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From The CriticsReviewer: Dale A. Schoeller, PhD (University of Wisconsin-Madison)
Description: This third edition of an introductory human nutritional science textbook incorporates both nutrient by nutrient material and clinical information on nutritionally related disease and nutritional assessment. The previous edition was published in 2002.
Purpose: The authors indicate the purpose is "providing essential information required by students embarking on a university course in human nutrition and professionals where the importance of nutrition is being increasingly recognized." This combined, yet basic, approach to human and clinical nutrition is of value as many institutions are expanding their nutritional sciences course offerings and many disciplines are adding material on nutrition to their curricula and cross-discipline books are needed to meet the needs of diverse student populations.
Audience: This is a textbook intended for a first course in human nutrition. It is designed for use in both health profession majors and undergraduate programs in nutrition. Students are expected to have an introductory background in biology, chemistry, and health.
Features: The revised edition includes 18 new authors and a complete rewrite of 14 of the 40 chapters to provide up-to-date human nutritional science. The various nutrients are clearly delineated and their properties adequately described. Appropriate chapters integrate the basic material with modern concepts of human clinical nutrition and disease. Tables and figures are sufficiently detailed to support the text, ample illustrations are provided, and there is a short but pertinent bibliography or suggested reading list at the end of each chapter.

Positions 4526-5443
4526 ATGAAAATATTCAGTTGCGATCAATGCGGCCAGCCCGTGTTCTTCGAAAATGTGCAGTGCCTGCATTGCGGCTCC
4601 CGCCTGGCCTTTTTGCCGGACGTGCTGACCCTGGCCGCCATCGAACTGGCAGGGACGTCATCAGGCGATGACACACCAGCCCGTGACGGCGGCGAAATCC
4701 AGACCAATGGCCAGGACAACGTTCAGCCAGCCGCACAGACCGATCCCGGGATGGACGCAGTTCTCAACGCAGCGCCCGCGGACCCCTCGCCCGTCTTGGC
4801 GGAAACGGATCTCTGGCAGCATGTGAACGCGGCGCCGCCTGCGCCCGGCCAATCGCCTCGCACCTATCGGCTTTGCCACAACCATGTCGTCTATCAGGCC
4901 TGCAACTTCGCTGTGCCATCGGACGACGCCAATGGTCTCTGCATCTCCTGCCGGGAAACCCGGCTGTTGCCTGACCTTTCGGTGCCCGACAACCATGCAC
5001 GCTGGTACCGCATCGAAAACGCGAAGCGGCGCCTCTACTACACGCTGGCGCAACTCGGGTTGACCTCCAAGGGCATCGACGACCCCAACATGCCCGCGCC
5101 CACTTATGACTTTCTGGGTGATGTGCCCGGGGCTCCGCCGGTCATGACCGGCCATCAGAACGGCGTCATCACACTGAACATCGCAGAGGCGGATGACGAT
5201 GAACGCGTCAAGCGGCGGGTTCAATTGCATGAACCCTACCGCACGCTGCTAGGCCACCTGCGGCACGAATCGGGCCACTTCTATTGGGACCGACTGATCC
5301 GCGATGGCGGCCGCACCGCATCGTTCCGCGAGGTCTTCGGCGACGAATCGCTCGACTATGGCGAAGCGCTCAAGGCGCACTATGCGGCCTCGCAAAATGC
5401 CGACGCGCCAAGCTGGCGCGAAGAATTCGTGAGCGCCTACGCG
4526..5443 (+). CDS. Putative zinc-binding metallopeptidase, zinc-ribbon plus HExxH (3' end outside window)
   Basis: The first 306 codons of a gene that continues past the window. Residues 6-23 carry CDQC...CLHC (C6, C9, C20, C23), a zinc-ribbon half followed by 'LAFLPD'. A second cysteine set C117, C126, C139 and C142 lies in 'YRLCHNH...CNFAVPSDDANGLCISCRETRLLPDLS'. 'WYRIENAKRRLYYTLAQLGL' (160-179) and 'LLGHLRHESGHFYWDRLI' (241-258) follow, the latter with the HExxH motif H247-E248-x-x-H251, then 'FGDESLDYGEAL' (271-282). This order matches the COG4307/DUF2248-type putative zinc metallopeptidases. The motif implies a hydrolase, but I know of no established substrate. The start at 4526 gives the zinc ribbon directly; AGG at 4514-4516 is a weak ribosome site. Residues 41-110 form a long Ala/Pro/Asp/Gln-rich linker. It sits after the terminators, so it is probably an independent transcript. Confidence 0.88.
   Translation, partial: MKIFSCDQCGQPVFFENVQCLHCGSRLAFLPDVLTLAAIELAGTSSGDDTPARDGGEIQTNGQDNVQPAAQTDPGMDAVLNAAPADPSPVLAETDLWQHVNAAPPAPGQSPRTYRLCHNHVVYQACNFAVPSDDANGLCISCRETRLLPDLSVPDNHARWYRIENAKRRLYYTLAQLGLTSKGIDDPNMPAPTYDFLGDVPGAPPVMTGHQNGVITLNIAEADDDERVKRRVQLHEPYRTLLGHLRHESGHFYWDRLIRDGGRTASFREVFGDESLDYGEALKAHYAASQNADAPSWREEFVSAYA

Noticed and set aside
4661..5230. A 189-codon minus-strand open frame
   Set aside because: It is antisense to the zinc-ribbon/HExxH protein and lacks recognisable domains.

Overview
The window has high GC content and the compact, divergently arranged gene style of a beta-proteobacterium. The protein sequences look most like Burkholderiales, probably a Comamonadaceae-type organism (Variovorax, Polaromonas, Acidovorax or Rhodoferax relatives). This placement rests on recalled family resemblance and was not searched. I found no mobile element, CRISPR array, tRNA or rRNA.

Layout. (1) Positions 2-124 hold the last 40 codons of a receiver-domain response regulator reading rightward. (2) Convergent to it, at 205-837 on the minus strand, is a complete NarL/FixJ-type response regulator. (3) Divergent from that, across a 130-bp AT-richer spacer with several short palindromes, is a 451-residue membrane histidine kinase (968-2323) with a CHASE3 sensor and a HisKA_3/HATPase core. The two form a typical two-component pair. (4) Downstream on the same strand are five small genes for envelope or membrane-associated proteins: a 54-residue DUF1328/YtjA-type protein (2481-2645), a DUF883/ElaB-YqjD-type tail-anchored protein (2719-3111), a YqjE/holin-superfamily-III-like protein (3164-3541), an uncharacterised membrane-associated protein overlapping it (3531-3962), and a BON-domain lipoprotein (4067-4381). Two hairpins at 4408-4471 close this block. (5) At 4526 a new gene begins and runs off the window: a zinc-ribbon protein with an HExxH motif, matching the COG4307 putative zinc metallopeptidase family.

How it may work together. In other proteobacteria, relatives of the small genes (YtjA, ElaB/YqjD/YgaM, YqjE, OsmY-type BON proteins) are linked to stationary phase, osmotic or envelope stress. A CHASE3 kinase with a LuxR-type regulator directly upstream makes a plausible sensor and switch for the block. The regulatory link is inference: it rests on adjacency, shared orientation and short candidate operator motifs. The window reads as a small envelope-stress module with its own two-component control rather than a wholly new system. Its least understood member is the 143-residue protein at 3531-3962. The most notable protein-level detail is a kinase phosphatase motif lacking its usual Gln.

Assessment: This book is inclusive and complete with respect to traditional nutrient biochemistry and physiology, but it is shorter than many other textbooks in nutritional sciences. It is best suited for programs in the health professions because of the inclusion of an above average amount of clinical nutrition. No fault can be found with its general makeup, but the book is not as elaborate as many of the traditional introductory texts. Although it is not intended as an advanced book for graduate students, both the history of nutrition and the new frontier in nutrigenomics receive too little coverage.